Heaney’s gift


Seamus Heaney, the Irish poet who won the Nobel Prize for Literature for representing the passion of the inhabitants of his beloved yet troubled Emerald Isle, died last week in Dublin at age 74. Considered the greatest Irish poet since William Butler Yeats, he had been hospitalized after suffering a fall.

Mr. Heaney is known to American readers for his celebrated translation of the Anglo-Saxon epic Beowulf. The saga of a hero’s battle with a monster who laid siege to a castle was once a standard reading assignment for every middle-school student. Mr. Heaney’s accessible translation removed the language barriers that once obscured enjoyment of the tale for earlier generations of readers.

Mr. Heaney was born on a family farm in Londonderry, in the western part of Northern Ireland. Although he lived in Ulster during what the Irish refer to as “The Troubles,” he refused to put his art at the service of sectarian violence.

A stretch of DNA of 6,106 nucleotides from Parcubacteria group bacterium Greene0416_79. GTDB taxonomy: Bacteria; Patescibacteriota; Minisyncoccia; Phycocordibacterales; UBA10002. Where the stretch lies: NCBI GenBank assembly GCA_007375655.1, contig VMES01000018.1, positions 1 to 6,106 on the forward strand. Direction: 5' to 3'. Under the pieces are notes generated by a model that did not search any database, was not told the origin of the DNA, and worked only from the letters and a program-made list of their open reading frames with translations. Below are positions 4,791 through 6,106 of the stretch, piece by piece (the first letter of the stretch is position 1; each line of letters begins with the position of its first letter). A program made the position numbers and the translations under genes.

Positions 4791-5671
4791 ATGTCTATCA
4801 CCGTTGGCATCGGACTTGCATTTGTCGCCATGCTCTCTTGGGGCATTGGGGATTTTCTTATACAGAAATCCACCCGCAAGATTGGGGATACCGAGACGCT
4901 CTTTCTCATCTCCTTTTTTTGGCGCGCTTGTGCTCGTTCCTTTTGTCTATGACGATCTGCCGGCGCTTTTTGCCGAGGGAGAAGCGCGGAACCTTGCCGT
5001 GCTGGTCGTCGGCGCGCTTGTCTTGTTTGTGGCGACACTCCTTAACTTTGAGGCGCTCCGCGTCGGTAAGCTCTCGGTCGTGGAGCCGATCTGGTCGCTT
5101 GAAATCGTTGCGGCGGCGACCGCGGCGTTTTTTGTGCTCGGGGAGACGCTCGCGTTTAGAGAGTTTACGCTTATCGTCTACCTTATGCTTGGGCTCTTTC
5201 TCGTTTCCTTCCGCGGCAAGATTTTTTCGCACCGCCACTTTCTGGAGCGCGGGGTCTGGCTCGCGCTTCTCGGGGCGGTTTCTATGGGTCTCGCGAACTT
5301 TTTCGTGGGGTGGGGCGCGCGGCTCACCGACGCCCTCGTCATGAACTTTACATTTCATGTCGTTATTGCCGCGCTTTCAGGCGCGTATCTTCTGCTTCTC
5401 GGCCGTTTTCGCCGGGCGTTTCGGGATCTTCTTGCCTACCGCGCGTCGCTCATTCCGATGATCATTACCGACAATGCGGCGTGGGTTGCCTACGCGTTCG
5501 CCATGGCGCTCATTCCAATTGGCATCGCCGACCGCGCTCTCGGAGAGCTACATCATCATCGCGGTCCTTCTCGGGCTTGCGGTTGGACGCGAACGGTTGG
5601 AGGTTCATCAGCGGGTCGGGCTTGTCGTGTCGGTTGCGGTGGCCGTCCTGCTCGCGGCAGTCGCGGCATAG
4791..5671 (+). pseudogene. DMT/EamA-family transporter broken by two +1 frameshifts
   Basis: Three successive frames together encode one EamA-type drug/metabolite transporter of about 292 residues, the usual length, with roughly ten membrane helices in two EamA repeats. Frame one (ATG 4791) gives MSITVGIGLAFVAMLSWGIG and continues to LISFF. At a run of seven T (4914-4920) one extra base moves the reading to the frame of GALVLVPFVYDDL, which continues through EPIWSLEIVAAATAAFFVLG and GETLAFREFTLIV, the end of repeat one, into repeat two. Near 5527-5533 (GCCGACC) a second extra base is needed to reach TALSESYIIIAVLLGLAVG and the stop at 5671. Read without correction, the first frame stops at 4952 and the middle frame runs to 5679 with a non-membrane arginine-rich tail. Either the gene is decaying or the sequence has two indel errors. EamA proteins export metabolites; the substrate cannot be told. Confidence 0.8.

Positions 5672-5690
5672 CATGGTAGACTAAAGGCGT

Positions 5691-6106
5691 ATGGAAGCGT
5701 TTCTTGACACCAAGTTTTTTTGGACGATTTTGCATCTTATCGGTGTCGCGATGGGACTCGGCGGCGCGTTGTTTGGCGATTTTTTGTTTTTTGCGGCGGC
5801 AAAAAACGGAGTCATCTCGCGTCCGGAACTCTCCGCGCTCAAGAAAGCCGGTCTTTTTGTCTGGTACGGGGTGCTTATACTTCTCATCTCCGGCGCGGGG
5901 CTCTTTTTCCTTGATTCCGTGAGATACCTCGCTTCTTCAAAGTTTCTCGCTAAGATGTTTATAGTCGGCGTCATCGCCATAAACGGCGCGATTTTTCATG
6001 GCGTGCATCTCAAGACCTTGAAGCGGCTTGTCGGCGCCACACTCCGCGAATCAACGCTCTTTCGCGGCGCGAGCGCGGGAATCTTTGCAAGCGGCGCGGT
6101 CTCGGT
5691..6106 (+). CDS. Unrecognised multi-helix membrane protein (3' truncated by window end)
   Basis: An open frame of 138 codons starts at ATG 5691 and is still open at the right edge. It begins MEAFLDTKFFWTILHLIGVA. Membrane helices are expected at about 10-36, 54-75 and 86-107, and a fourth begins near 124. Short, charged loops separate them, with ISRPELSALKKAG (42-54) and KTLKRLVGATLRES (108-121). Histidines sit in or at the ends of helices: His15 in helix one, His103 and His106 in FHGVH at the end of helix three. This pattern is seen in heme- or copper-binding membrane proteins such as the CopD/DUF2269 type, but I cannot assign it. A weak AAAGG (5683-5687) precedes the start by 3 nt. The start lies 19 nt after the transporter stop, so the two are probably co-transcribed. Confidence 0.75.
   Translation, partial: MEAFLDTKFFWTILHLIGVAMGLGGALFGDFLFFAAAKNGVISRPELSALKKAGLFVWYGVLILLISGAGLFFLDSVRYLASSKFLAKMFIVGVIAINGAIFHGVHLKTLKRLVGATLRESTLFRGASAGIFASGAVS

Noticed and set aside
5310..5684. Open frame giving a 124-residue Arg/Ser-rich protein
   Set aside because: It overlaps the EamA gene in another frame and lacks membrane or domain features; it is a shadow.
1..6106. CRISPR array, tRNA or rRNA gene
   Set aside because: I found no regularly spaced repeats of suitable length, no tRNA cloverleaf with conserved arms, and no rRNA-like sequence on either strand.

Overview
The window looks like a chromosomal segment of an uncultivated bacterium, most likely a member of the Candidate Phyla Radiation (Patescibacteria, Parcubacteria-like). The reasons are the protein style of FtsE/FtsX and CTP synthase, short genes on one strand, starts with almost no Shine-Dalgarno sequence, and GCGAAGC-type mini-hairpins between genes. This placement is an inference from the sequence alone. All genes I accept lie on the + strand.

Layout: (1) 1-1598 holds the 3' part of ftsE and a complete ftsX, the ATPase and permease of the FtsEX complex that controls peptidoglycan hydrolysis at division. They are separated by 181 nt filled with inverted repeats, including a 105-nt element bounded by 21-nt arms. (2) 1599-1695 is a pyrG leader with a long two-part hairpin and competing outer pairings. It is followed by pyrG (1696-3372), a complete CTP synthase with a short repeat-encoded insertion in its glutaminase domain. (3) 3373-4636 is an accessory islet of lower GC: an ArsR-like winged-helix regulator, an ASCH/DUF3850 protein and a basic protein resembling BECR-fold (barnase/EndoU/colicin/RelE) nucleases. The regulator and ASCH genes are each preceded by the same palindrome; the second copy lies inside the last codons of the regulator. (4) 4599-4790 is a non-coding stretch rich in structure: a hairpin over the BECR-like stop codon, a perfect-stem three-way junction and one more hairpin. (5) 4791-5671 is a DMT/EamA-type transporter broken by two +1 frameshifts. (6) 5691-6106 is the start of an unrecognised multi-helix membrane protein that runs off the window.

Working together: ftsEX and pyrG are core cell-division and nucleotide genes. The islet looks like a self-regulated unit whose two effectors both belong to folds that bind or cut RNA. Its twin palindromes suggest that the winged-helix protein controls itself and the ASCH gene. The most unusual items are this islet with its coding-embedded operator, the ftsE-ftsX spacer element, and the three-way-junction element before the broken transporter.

Mr. Heaney was a proud Irish Catholic, but never partisan. His poems testified to his egalitarian spirit without sacrificing the distinctive voice that came with having grown up the son of a cattle trader in County Derry. He made frequent reference to images that would be familiar to those who worked the land.

Educated at Queen’s University in Belfast, Mr. Heaney published his first poems in a student publication in 1959. A few years later, he published his first anthology, Death of a Naturalist. By the mid-1960s, he was acknowledged as one of Ireland’s most acclaimed poets.

As violence between the Catholic minority and the Protestant majority mounted, Mr. Heaney resisted pressure to justify bloodshed by Catholic extremists, although he didn’t denounce it as strongly as some would have liked. Ever sensitive to the complexities of the Irish conflict, Mr. Heaney would sometimes resort to ambiguous language to say what otherwise was hard to say.

Seamus Heaney will be remembered as a voice for peace in dark times and a lover of the Irish soul.